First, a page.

GQ, November 1988: "Stars in Stripes"

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Since they appeared in Wall Street, horizontal stripes have become a power look for those who think the shirt makes the man.

By Debra Wise

In a pivotal scene in Wall Street, last winter’s paean to the glitter and corruption of the world of high finance, Michael Douglas, as Gordon Gekko, glides into a tony restaurant to do lunch with young Bud Fox (Charlie Sheen), the up-and-coming broker who covets the great financier’s account. Gekko strolls in, fashionably late, and slides into the booth, silk-smooth in a double-breasted suit, a polka-dot tie, and, startlingly, a self-collared white shirt with black and dark blue horizontal stripes. Gekko has a few words with Bud, then leaves him to eat alone. “And buy a decent suit,” Gekko commands on his way out. “You can’t come in here looking like this.”

The Gekko character was the embodiment of the Boesky-esque, “greed is healthy” wheeler-dealer of the eighties. Machiavellian to the core, Gekko nevertheless exuded a seductive power and elegance. “Gekko conducted his business somewhere to the left of unconservative,” says designer Alan Flusser, who produced most of Douglas’s wardrobe, including that unmistakable trademark shirt. “[Gekko] had an attitude that we wanted to incorporate into the clothes he wore,” adds Ellen Mirojnick, the film’s costume designer. “He was a shark,” she continues. “You never knew where he’d strike next. This shirt was also unexpected, something you’d probably never find in the store — and Gekko certainly wasn’t of the ilk to buy his clothes off the rack.”

When Mirojnick and Flusser were planning Gekko’s wardrobe, they kept in mind that the character was somewhat eccentric but had the best of taste. According to Flusser, Douglas loved the shirt, which worked so well in the film because it matched the character’s powerful, arrogant style. “Neither the shirt nor the man is something that you’d see walking down the street everyday,” Mirojnick observes.

Until Flusser featured a horizontally striped dress shirt in his 1983 collection for B. Altman & Co., the shirt was strictly custom-made. And although the shirt got a few sideways glances, it proved to be so popular that Flusser subsequently featured at least two models in each season at his store. But it was after Wall Street that orders came pouring in from across the board(room).      

A variety of non-Wall Street types, from doctors to entertainment people to lawyers to fight promoters, called Twentieth Century Fox to find out where they could buy the shirt and were directed to custom shirtmakers. “These were mostly young guys on the move who I suspect were attracted by the fact that this was something they had taken for granted — traditional shirt stripings — used in a different way,” Mirojnick says. She adds that she thinks the wearers hope to achieve the sort of status and power that the shirt bestows. “And I think it’s terrific. Maybe they’ll present themselves differently when they’re wearing it and really change their image.”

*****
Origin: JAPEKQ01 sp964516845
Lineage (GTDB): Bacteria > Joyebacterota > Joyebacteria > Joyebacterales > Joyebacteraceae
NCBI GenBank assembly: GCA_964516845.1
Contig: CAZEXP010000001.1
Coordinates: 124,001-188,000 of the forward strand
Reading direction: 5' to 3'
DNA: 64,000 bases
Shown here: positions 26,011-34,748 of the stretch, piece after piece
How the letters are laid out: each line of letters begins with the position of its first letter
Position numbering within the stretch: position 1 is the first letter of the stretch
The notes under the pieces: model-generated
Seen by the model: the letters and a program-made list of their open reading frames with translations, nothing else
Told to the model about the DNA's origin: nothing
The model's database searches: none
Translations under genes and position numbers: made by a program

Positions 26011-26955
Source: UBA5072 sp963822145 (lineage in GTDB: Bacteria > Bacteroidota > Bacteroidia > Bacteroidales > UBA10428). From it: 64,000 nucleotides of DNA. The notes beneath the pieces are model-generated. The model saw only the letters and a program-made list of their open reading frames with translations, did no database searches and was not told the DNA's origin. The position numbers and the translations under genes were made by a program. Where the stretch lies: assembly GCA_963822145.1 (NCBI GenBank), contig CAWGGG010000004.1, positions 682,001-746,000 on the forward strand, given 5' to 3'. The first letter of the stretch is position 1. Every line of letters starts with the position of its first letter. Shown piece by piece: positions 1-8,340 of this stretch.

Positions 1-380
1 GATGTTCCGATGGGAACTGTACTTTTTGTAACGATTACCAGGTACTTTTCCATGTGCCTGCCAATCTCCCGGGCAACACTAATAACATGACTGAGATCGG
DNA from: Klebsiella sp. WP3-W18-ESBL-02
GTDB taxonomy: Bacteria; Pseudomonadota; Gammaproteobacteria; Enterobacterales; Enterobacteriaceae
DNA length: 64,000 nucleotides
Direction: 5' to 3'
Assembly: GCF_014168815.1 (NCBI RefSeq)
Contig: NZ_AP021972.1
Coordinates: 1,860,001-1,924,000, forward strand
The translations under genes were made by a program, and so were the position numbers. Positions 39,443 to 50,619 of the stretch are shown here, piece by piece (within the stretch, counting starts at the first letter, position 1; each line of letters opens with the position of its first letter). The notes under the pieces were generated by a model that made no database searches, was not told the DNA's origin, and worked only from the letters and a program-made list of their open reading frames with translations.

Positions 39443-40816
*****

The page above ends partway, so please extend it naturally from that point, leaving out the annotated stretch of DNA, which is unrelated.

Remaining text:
Mirojnick isn’t the only one who received calls from those who sought the shirt. Carol Konop owns the Shirt Store, a small Manhattan shop that sells both made-to-measure and ready-to-wear cotton shirts. Some months ago, one of her customers came in to ask her if she has seen the wonderful shirt Michael Douglas wore in Wall Street. She hadn’t, so she saw the movies and decided to offer the shirt in her store. In addition to providing made-to-measure shirts, Konop decided to manufacture some versions — most notably a white shirt with quarter-inch black stripes —  in stock sizes. She displayed one shirt in her window with a sign proclaiming “GEKKO.” Soon after, the custom shirtmaker up the block had put two in his window.

Although novel to most of Wall Street’s audience, the horizontally striped dress shirt is not a new creation. Custom shirtmakers have been making them for a few particularly dashing figures since the 1920s. “I know a couple of old tailors who wear this shirt everyday.” Flusser says. “I don’t know where they got it, maybe the old country.” According to Flusser, the shirt originated as a stiff striped bib front, which shirtmakers would turn horizontally for flair. Unlike the shirts in Wall Street, these custom-made models had horizontal stripes that were confined to the front, with the remainder of the shirt either vertically striped or solid. This was because more fabric must be used to match horizontal stripes, making the shirt more expensive.

Douglas’s shirt was also unusual in that it has a self-collar and horizontally-striped cuffs. The collar and cuff of most horizontally striped shirts are plain white or, less often, vertically striped. “The self-collar is quite strange, but within the realm of good taste.” says Flusser. He adds that the shirt looks wonderful with a double-breasted suit because both bring the eye across the body, and the stripes complement the cut of the lapels.

The movies offer us idealized visions and characters that personify unforgettable images, and their effect on what we wear is often profound. But beware. It is worth noting that Ivan Boesky, who is said to have inspired the Gekko character, these days is still wearing horizontal stripes, but few people seek to emulate him.